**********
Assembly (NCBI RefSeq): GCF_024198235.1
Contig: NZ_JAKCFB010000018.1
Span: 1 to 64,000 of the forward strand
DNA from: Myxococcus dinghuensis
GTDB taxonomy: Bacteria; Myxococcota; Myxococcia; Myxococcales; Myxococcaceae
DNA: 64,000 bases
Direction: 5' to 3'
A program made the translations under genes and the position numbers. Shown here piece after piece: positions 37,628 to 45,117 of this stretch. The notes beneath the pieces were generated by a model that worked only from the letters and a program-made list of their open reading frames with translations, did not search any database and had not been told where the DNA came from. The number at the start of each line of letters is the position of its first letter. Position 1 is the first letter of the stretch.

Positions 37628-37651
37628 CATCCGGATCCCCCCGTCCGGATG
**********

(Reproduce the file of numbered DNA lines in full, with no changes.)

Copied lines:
Assembly (NCBI RefSeq): GCF_024198235.1
Contig: NZ_JAKCFB010000018.1
Span: 1 to 64,000 of the forward strand
DNA from: Myxococcus dinghuensis
GTDB taxonomy: Bacteria; Myxococcota; Myxococcia; Myxococcales; Myxococcaceae
DNA: 64,000 bases
Direction: 5' to 3'
A program made the translations under genes and the position numbers. Shown here piece after piece: positions 37,628 to 45,117 of this stretch. The notes beneath the pieces were generated by a model that worked only from the letters and a program-made list of their open reading frames with translations, did not search any database and had not been told where the DNA came from. The number at the start of each line of letters is the position of its first letter. Position 1 is the first letter of the stretch.

Positions 37628-37651
37628 CATCCGGATCCCCCCGTCCGGATG